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thinking about numbers… *May 22, 2009*

*Posted by aquillam in Astronomy.*

Tags: astronomy, education, numbers, Science

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Tags: astronomy, education, numbers, Science

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A few weeks ago I was at an astronomy lecture Second Life. I went exploring the island latter, and happened to run into a couple of the other avs who had been to the lecture. One of them said they had difficulty believing the Universe could only be a mere 13.7 billion years old. It’s such a small number. I wondered when “billion” became a small number…

I remember learning about the age of the universe in college. I remember thinking how increadably young the Sun is compared to the age of the Universe. At 5 billion years, the Sun is roughly old enough that the very first sun-sized stars would have been dying as our Sun was born. It does sound very young when you think of it in terms of solar lifetimes.

But then I looks at the young earthers. They believe the Earth is only about 4000 years old, and some of them say that they simply can’t believe that the Earth could possibly be billions or even millions of years old (just google “young earth”, you’ll get dozens of hits.)

In fact, most societies came up with an age of the Earth that falls into the thousands of years. Dalrymple has a nice table in his book The Age of the Earth, and he also talks about how people arrived at the present age. In some early cases, expirimental results were delayed from publication because people simply couldn’t believe the results they were getting. I’m kind of wishing I had the book here so I could give you a specific example… Only a century ago, millions of years was inconcievably long!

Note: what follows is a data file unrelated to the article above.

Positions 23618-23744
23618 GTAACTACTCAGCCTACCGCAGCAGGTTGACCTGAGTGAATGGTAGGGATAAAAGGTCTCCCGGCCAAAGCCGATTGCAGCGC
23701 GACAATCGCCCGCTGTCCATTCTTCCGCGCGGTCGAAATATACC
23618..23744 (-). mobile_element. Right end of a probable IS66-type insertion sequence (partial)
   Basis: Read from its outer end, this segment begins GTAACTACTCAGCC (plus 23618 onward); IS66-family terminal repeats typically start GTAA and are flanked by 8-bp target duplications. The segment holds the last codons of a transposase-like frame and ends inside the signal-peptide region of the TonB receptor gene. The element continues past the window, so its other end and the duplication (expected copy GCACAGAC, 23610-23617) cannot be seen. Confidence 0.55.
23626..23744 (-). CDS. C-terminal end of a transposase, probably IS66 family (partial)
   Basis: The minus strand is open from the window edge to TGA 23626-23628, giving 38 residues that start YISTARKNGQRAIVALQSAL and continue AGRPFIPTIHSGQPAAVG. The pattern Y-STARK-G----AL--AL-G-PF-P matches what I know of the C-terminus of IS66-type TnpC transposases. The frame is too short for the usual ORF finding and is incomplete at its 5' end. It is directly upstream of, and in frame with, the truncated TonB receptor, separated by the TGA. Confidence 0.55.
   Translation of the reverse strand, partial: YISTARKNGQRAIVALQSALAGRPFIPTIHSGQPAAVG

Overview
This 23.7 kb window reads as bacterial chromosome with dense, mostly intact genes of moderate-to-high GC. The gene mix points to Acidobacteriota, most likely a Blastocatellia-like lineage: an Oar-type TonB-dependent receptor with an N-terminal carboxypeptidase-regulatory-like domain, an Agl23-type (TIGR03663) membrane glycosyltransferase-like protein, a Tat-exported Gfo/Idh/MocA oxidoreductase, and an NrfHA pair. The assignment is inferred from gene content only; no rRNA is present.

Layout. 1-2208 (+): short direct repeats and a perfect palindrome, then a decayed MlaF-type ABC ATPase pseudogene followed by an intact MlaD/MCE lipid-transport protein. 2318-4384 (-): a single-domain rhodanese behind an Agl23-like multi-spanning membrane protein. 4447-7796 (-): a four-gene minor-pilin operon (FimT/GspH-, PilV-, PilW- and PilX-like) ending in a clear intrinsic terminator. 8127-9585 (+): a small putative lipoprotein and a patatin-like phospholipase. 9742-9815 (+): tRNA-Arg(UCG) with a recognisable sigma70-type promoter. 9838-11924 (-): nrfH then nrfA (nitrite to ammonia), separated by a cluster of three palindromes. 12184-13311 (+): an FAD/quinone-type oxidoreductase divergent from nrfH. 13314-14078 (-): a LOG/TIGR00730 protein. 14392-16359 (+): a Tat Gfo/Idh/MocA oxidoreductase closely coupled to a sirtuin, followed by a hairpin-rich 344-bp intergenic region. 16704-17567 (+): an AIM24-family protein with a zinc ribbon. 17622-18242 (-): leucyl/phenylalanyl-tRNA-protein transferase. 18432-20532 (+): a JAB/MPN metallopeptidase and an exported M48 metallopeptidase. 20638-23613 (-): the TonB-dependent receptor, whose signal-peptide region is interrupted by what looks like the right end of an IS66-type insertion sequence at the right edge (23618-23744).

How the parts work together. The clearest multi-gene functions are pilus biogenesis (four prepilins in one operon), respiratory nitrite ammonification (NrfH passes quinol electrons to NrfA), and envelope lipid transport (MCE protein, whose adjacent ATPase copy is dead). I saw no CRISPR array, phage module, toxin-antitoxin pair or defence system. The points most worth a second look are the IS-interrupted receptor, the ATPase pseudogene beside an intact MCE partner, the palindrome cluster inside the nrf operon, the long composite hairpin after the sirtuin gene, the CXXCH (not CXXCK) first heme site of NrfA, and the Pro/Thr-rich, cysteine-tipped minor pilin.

Now recently I’ve heard people talking about”billions of dollars” in industry and government as if it was chicken feed. People have become billionairs, so a billion dollars doesn’t mean much at the institutional level. It’s gotta be a trillion to mean something. All this has me wondering if people have any idea what these numbers actually *mean* because I barely do, and I deal with huge numbers on a daily basis.

So I thought I’d run through an illustration I used to do for my astronomy class. One they tended to forget about within a week or so, I think because the concept was just too hard for them to concieve. And here’s hoping I’ve done my math right…

One sheet of US standard letter paper is 8.5 x 11 inches, and is about 0.1 mm thick.

One ream (500 sheets) of paper is 8.5 x 11 inches and stands 2 inches tall.

1000 sheets of paper would therefore make a stack roughly 4 inches tall.

One million is a thousand thousand, so a million sheets of paper would stand 4000 inches tall. That’s 333 feet or about the length of a football field, minus one end zone.

One billion is a thousand million. The stack analogy is kind of silly at this point: it’s 4,000,000 inches tall, or 63 miles. If you stacked the paper on the floor of the football field (including both end zones), you would need to make each stack 11,273 pieces of paper high. Thats 22.5 reams of paper in every stack, with the stacks packed together to cover the football field – almost 4 feet of paper.

Now for a trillion. If a billion makes a stack about 63 miles tall, a trillion would make a stack 63 thousand miles tall. This could wrap around the earth 2.5 times, or fill a football field 3/4 of a mile deep. Or cover a thousand football fields 4 feet deep. That is a lot of paper…

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